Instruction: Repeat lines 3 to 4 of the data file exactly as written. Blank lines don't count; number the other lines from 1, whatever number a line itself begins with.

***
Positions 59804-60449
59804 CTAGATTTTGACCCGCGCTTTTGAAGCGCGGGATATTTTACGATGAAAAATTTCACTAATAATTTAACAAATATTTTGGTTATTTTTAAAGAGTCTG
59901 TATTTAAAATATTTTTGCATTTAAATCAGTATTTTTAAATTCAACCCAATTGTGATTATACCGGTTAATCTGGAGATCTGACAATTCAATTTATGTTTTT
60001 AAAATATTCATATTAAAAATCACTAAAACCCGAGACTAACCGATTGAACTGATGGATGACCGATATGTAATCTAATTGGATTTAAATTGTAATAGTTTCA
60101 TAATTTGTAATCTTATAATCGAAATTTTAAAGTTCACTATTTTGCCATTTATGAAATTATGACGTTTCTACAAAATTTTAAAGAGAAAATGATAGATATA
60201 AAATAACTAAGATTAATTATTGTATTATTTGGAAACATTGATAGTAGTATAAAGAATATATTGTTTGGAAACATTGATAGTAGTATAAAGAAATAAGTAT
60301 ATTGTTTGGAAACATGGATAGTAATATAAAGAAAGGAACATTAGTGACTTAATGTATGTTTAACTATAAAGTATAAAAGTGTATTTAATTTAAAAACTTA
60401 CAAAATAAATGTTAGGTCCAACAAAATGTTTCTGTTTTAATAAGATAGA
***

59901 TATTTAAAATATTTTTGCATTTAAATCAGTATTTTTAAATTCAACCCAATTGTGATTATACCGGTTAATCTGGAGATCTGACAATTCAATTTATGTTTTT
60001 AAAATATTCATATTAAAAATCACTAAAACCCGAGACTAACCGATTGAACTGATGGATGACCGATATGTAATCTAATTGGATTTAAATTGTAATAGTTTCA